Uganda not ready for GMOs - Experts

What you need to know:

  • Lilian Anguparu, the Chief Executive of AMFRI farms limited says Uganda risks losing its European Union market if the country embraces genetically modified organisms (GMOs) whose long-term impacts remain unknown, writes Roland D. Nasasira

A late evening meeting to discuss the future of Ugandan agriculture on Friday at Inspire Africa Coffee along Kafu Road in Kampala concluded that Uganda is not ready to embrace genetically modified organisms (GMOs) as a reliable means of food production.
Under the theme “From the farm to the plate, featuring the French Ambassador Stephanie Rivoal,” Lilian Anguparu, the Chief Executive of AMFRI farms limited that exports organically certified products said as a country, Uganda should not only look at a sustainable model but also how long its citizens are to live.
“Trying out a system whose aftermath we even do not know is something very risky. Trying out a system where we are so dependent on people or something is not the right way to go. We have to learn from the mistakes which were made by some developed countries. We should not go to where they left it at. In my view, GMOs are not the right way to go because it is going to lead to a lot of seed and fertiliser dependency and all this is money we are talking about,” Anguparu explained.
“If you look at our Ugandan economy, not every farmer can afford that. And yes, if we can afford that and we have to import the technology, for how long are we going to depend on this?” Anguparu wondered.
Rather than take a path that is not sustainable, she recommended Ugandan farmers to stick to what is sustainable.
“It is only about educating people how to do organic farming right and they will get it right,” she said.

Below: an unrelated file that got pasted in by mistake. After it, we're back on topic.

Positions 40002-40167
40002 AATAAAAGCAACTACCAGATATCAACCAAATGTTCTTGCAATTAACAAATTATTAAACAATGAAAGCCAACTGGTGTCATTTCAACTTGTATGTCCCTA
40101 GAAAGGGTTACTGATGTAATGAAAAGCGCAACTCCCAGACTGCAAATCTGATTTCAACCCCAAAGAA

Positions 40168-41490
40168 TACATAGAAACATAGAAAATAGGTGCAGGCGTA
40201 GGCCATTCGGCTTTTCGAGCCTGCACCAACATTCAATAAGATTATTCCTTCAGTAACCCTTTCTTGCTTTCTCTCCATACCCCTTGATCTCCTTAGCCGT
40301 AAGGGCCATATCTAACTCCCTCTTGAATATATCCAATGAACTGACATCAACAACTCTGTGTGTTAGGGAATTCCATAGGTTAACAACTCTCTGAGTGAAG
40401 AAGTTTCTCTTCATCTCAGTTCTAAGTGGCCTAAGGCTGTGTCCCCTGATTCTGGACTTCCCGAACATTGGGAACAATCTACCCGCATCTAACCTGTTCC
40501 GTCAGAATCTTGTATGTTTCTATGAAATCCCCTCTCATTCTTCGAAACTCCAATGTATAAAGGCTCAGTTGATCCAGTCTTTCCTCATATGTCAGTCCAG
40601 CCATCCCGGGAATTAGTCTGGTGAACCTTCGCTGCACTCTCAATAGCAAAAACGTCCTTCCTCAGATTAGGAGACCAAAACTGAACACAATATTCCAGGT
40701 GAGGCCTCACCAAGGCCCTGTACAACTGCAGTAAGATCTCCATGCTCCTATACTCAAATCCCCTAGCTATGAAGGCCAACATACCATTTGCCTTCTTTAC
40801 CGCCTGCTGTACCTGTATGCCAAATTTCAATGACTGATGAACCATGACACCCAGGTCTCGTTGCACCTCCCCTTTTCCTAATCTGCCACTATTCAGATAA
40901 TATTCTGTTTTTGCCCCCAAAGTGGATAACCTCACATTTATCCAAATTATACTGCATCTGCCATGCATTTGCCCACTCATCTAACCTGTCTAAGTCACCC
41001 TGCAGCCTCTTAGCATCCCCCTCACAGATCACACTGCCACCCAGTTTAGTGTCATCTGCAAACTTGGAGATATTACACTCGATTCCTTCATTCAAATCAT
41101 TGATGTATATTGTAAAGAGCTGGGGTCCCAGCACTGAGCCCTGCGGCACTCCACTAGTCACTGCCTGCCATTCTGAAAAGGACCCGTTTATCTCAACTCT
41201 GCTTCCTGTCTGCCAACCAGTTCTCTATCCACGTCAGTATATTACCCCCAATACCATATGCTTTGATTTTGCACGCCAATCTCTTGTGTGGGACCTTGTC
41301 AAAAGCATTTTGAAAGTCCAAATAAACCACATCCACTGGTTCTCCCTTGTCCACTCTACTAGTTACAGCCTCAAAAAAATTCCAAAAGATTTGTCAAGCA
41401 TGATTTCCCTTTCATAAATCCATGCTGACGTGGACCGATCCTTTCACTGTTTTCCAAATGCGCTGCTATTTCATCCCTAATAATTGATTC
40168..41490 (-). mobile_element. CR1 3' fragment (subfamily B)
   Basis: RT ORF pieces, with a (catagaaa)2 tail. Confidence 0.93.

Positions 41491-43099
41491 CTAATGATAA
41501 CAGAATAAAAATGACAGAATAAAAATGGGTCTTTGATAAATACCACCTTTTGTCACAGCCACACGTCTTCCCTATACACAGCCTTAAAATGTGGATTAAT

GMOs kill the export market
If Uganda goes GMO, Anguparu observed there will definitely be less export to the European Union (EU) because it is a no go zone.
“EU and genetically modified organisms do not mix and this means that the trade of the agricultural product to the European market is gone. We are not only looking at the European market but there could be other countries that fall into the same bracket. That means reduced exports and income and foreign exchange to Uganda,” she noted.
“We cannot control our own food destiny which controls any system, environment and country. Be it political or economic, food is something very key. If somebody is going to control your destiny, which is food, then we would be doing something wrong,” she added.

Agricultural habits in Uganda
Agnes Kirabo, the Executive Director of Food Rights Alliance said agricultural habits vary between the middle class and the elite and so do the perceptions of what agriculture should be.
Also, the perceptions and habits do not match people’s food preferences in that the middle class and the elite are the ones who look out for traditional restaurants, yet they speak ill about traditional farms.
“We are having small and large scale producers who are supposed to be driven by the consumers. They have a challenge of believing in nature, integration and we are not giving them an option. We have a mixture where the middle class and the educated and the urban dwellers are trying to pull the rural away from the direction that produces the food they prefer to eat,” Kirabo observed.
“Unfortunately, the people who are constructing confinements around their homes are not doing any agriculture within their perimeter walls. In the rural areas, agriculture is more interactive and integrative and it is this nature that is sustaining food production,” she concluded.

What is a GMO?
Genetically modified organisms (GMOs) are living organisms whose genetic material has been artificially manipulated in a laboratory through genetic engineering. This creates combinations of plant, animal, bacteria, and virus genes that do not occur in nature or through traditional crossbreeding methods. Most GMOs have been engineered to withstand the direct application of herbicide and/or to produce an insecticide.